So for the first session, we’ll be showing you how to do this in leeds – using the A58(M) as the road form a good few vantage points around the city.

Once you have understood how to do light trails, you have the foundations to build on to create other night images.

Here are a few taken in 2020 – with a 5D mark 4 and 24mm TS lens

TVR BNG at Sherburn in Elmet

A fine collection of TVRs at the BNG

You couldn’t ask for a better day for the BNG, hot and sunny and loads of multi-coloured TVRs.

Here’s ALL the shots we got on the day – in a 6 minute video – see if you can spot your car!


Chefs and Photographers – 10 Things They All Do

10 Similarities Between Chefs and Photographers

Everyone cooks, and everyone takes photos – so there must be some similarities between Professional Chefs and Professional Photographers… here are a few:-

1 – Everyone can use the tools

I’m not a professional chef, but I can use a hob, oven, knife and many other things you see in a professional kitchen….
I can cook a decent curry most days, lots of different thing with mince beef taste lovely….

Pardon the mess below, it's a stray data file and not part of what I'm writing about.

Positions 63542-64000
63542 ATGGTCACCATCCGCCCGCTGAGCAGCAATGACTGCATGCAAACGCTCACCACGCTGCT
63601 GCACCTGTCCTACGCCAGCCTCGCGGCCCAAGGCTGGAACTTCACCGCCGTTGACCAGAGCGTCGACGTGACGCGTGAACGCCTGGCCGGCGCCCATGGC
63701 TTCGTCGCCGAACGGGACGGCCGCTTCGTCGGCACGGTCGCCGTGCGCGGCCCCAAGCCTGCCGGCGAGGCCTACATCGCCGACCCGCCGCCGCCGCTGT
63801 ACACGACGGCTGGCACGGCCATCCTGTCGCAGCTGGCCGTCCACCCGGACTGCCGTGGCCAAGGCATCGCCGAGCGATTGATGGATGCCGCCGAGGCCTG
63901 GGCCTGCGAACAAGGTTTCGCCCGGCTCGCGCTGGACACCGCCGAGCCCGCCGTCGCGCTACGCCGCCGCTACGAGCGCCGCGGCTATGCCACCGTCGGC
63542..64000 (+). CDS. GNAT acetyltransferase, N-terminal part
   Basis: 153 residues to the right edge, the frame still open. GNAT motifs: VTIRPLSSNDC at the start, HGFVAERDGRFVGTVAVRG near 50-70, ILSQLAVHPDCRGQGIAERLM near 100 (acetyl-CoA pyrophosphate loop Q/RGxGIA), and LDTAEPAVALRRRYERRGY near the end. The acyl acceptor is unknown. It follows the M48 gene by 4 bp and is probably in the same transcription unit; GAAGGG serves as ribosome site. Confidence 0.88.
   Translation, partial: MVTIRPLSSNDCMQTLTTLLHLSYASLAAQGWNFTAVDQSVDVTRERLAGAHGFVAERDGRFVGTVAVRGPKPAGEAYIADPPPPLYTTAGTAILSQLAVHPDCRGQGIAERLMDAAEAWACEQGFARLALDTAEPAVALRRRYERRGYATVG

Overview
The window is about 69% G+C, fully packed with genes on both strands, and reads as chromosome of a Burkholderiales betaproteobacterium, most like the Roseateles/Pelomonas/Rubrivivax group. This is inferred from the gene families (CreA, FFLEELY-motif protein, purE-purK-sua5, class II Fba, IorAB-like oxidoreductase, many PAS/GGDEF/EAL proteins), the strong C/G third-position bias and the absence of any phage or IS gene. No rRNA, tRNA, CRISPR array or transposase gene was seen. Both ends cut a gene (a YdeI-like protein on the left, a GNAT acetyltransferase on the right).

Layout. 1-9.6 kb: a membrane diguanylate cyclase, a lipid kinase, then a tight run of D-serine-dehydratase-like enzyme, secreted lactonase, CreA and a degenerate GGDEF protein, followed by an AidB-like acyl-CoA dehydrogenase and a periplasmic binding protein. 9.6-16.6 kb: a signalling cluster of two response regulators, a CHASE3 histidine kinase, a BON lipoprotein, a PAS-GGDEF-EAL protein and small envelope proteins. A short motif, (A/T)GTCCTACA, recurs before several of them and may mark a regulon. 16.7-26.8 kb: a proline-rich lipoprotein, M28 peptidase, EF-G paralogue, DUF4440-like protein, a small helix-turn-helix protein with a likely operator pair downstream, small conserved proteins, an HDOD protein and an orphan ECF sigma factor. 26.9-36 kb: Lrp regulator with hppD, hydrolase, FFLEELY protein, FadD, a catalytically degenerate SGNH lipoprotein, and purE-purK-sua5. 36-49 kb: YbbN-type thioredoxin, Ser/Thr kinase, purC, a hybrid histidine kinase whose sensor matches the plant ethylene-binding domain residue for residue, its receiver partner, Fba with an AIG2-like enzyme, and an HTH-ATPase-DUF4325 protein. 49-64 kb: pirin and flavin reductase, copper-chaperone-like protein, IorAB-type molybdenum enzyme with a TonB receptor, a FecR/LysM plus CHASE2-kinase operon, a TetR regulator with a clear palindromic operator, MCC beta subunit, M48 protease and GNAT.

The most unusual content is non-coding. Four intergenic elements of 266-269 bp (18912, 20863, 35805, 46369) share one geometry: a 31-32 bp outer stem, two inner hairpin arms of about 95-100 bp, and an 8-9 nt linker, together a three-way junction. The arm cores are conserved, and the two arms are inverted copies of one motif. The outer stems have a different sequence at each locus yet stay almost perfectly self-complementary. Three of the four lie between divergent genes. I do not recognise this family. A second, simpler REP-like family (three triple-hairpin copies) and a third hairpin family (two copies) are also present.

Most people will have cooked – just as most people will have taken a photograph with a camera, be it the film cameras years ago, digital cameras of today or the little camera on their phone.
So the tools of both our trades are relatively accessible to everyone – leading many people to assume that getting better tools will make you a better chef/photographer.
Sure, a great knife with hard, sharp edge may slice through onions faster and with precision, but do your cooking skills increase because of that?
Just as someone going from an i-phone to £5000 professional DSLR will result in people getting sharper, better exposed pictures – but will they have any more interest, soul, compositional skill or message? Will they be able to handle awkward situations any better because of the better tools?

2 – Raw ingredients are relatively cheap